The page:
The coronavirus testing system is facing strain due to growing demand for swabs - prompting the Government to start rationing testing slots.
Britons who show Covid symptoms can apply for drive-through tests, but some have revealed they are directed to centres more than 100 miles away.
The Government says parts of the country that have seen fewer cases have had their capacity to carry out tests reduced in order to better manage outbreaks, but public health experts claim this could lead to overlooking new spikes, the BBC reports.
It comes following a MailOnline investigation that revealed claims of callers to the 119 service being told no postal swabs or drive-through spots were available.
One said she was told the nearest available test was in Bradford in West Yorkshire, some 200 miles away from the capital.
Now Britons have revealed long journeys assigned to them by the Government's testing website, including Devon to Carmarthen, 109 miles away, Cumbria to Dumfries (50 miles), and south London to Newport (73 miles).
Health Secretary Matt Hancock has now defended the coronavirus testing regime as working 'well' despite some people being directed to centres more than 100 miles away.
He told Sky News the issue was part of the reason why the Government was investing in trials of 20-minute Covid-19 tests.
Britons who show Covid symptoms can apply for drive-through tests, but some have revealed they are directed to centres more than 100 miles away (pictured: A family member administers a self-test to a child at a station in Leicester)
Mr Hancock said: 'At the moment the system works well. Of course there are operational challenges from time to time but it works well.
'And we're finding a higher and higher proportion of people in the country who have coronavirus and getting them tests so they can be looked after.
'But absolutely we need to roll out more testing - we have done throughout this crisis and today's another step in solving some of those problems with the existing technology.'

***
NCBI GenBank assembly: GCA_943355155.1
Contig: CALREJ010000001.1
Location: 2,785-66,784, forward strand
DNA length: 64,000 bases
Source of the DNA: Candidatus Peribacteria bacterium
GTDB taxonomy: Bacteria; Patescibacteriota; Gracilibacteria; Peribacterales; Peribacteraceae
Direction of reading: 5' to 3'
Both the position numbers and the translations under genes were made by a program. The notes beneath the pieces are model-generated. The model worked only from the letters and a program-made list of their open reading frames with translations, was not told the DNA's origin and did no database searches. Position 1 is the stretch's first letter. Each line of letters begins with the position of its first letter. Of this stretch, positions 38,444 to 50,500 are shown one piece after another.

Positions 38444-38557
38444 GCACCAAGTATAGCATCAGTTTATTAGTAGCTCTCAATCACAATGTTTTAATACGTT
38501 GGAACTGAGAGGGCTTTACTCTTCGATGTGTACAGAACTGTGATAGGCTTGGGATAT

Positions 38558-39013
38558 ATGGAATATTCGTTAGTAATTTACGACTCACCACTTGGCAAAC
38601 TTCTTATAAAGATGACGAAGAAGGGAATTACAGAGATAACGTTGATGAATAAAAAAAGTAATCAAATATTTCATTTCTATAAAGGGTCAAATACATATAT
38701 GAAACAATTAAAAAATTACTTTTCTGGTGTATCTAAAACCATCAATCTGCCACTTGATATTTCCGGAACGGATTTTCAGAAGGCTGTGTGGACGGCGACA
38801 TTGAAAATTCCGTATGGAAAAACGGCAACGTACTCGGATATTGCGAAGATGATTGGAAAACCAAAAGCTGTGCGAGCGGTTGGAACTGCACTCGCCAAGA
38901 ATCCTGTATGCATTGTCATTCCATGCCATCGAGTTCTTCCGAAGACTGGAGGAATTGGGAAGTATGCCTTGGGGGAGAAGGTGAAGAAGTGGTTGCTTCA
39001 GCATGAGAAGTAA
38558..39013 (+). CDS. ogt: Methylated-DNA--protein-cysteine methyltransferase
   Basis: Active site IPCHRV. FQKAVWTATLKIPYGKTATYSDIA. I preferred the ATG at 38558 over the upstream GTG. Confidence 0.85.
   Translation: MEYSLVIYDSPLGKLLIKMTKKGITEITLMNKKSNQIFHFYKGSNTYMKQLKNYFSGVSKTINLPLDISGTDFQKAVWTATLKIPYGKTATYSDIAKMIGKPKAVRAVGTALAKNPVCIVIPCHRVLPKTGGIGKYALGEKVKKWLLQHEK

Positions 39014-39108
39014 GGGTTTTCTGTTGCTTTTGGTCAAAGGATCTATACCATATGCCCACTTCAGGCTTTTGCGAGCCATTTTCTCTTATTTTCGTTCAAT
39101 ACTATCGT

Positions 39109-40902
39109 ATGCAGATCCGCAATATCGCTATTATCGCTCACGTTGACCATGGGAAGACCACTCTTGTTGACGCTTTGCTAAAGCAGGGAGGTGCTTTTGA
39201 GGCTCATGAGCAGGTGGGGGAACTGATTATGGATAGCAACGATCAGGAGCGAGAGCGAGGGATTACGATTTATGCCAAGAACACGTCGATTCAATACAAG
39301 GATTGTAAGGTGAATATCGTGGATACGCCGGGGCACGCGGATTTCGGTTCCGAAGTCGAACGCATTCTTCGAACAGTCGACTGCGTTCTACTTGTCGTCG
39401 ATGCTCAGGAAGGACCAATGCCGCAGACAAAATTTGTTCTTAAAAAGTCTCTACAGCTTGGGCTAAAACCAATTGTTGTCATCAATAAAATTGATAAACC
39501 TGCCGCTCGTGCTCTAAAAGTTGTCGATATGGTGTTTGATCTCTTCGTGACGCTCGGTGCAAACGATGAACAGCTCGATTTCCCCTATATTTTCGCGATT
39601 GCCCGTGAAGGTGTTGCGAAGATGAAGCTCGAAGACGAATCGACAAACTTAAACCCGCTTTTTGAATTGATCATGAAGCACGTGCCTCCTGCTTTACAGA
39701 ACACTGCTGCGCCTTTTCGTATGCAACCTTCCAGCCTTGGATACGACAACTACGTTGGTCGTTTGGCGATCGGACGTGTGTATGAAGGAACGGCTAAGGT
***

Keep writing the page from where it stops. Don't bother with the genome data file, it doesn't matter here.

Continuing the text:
He said a decision on whether travellers would need to quarantine when arriving from Portugal would be made on Friday.
Mr Hancock was unable to say whether someone could travel to Portugal on Friday without needing to quarantine on their return, when pressed.
'The simpler answer is that we follow the data and we make these announcements in an organised way on a Friday lunchtime,' he said.
'We are going to publish a further decision tomorrow having looked at the data and I'm not going to pre-judge that.'
Chief medical adviser, Professor Chris Whitty, now says he thinks the winter will bring additional challenges for managing the virus, with any potential mass return to work holding the potential for even more testing demand.
Now the Health Secretary has announced a new £500 million funding package will support trials of a 20-minute Covid-19 test and efforts to explore the benefits of repeatedly testing people for the virus.
Money will go towards launching a new community-wide repeat population testing trial in Salford, Greater Manchester.
Twickenham's testing centre was empty despite callers being told no tests were available
Existing trials in Southampton and Hampshire, using a no-swab saliva test and a rapid 20-minute test, will also be expanded through the new funding.
Health Secretary Matt Hancock said: 'Testing is a vital line of defence in combating this pandemic.
'Over the past six months we have built almost from scratch one of the biggest testing systems in the world.
'We need to use every new innovation at our disposal to expand the use of testing, and build the